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Lifestyle A Texas judge set nearly all of his juvenile defendants free after losing his re-election bid

Harris County judge Glenn Delvin reportedly released nearly all of juveniles who told him that they did not plan to kill anyone upon their release.

  • Published:
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shutterstock_186812807 gavel judge verdict

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  • Harris County Judge Glenn Devlin lost his re-election bid in Texas on Tuesday.
  • After his loss, he released juvenile defendants who appeared before him and said they did not plan to kill anyone upon their release.
  • It remains unclear exactly how many juveniles were released, but at least seven were let go.

A Texas judge released nearly all of the juvenile defendants who appeared before him earlier this week after he lost his bid for re-election.

Upon losing the election, Harris County Judge Glenn Devlin released nearly all juvenile defendents who promised that they did not plan to kill anyone, according to Local 10.

The juveniles were in court facing charges ranging from misdemeanors to violent crimes, The Houston Chronicle reported.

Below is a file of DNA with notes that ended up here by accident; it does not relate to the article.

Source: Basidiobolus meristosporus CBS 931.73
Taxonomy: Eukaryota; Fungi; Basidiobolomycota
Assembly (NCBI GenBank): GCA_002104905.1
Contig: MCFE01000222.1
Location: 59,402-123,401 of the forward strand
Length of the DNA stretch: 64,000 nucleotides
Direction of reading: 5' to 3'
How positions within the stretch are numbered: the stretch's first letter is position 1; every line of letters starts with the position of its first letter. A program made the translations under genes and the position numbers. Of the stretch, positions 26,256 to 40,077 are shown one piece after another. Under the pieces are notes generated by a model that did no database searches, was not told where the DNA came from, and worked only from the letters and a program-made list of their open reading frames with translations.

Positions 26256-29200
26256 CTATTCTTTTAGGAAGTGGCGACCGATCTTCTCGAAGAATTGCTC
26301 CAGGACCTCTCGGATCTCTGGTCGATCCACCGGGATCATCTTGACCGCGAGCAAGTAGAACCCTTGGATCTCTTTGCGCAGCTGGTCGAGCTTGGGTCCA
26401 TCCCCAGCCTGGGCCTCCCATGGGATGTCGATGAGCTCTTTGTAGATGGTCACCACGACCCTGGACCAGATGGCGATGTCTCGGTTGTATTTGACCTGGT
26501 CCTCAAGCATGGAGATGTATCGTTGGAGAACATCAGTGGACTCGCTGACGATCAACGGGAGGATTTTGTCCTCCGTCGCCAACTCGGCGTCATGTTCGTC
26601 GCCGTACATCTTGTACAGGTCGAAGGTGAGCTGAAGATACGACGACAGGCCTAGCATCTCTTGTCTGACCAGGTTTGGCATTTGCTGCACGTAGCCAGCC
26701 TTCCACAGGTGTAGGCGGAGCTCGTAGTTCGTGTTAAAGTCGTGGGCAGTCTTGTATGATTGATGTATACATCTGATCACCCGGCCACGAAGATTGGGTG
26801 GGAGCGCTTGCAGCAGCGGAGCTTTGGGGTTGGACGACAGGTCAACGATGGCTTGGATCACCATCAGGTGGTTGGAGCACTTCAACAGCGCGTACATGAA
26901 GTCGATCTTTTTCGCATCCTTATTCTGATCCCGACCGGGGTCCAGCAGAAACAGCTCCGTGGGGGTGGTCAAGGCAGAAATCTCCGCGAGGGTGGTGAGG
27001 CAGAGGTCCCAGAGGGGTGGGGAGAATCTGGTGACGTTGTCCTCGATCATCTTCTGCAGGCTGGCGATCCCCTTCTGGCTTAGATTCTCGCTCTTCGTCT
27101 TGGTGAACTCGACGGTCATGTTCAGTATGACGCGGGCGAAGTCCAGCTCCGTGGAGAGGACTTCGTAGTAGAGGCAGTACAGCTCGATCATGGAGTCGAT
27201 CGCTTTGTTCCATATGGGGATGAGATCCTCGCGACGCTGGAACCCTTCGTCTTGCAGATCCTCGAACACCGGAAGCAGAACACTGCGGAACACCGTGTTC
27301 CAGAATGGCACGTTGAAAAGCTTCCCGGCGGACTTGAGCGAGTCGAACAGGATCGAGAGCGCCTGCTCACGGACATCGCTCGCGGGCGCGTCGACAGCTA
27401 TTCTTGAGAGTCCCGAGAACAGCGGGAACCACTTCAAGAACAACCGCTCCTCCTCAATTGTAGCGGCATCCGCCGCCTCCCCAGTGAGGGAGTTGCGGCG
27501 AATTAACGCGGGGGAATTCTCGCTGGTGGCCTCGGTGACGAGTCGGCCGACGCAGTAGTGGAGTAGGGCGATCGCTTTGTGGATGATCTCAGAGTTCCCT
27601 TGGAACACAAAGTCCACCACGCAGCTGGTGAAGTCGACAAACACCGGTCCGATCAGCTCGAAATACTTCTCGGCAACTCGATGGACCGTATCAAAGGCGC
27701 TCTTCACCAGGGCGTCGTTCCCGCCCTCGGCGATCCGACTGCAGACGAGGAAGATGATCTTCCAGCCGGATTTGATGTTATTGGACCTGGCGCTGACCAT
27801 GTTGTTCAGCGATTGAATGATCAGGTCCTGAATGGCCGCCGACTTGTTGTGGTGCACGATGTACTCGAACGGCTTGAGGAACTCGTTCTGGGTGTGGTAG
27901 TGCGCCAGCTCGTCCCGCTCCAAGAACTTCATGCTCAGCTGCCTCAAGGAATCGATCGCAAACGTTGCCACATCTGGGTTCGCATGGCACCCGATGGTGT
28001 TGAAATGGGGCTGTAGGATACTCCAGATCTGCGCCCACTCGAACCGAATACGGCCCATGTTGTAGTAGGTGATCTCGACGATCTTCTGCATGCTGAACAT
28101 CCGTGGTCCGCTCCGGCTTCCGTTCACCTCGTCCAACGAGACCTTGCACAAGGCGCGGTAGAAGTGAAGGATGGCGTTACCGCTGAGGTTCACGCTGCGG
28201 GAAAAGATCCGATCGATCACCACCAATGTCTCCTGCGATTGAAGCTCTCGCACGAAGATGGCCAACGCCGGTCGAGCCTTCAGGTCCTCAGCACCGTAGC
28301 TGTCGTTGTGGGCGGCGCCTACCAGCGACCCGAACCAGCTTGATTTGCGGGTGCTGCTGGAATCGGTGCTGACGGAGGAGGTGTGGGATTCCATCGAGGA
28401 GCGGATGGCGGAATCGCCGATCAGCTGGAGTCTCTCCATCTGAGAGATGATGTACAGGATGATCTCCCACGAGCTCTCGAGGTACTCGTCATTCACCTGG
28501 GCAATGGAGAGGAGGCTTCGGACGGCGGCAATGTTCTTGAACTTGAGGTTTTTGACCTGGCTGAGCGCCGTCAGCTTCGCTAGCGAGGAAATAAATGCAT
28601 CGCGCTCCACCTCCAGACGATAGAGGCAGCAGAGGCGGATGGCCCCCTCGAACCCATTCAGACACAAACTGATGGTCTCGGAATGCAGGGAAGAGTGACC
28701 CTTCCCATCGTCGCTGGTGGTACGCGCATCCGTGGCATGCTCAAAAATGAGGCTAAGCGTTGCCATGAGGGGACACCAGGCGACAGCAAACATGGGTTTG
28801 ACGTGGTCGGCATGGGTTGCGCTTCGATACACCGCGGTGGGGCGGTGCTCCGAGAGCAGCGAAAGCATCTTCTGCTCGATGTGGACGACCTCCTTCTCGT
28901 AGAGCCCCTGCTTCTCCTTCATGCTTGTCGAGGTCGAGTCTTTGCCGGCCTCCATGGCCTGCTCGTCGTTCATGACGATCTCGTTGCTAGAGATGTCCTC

It remains unclear exactly how many people were released, but it is believed that at least seven, including four facing aggravated robbery charges, were let go by Devlin.

Public defender Steven Halpert, who watched the releases, told The Chronicle he believed Devlin's decision was in response to the election.

"He was releasing everybody," Halpert said. "Apparently he was saying that's what the voters wanted."

Harris County prosecutors expressed concern over Delvin’s decision.

"We oppose the wholesale release of violent offenders at any age. This could endanger the public," Harris County District Attorney Kim Ogg said in a statement.

Devlin, a longtime Republican, rescheduled all of his cases after a Democrat defeated him in Tuesday's election for a seat on the bench.

In 2017, Devlin and another juvenile court judge in Harris County, John Phillips, accounted for more than 20% of all youths sent to juvenile state prisons, according to an investigation by The Chronicle.

Harris County Chief Public Defender Alex Bunin told NBC News he was "baffled" by Devlin's decision.

"It's definitely not good for the kids in that they are being released without any conditions," Bunin said.

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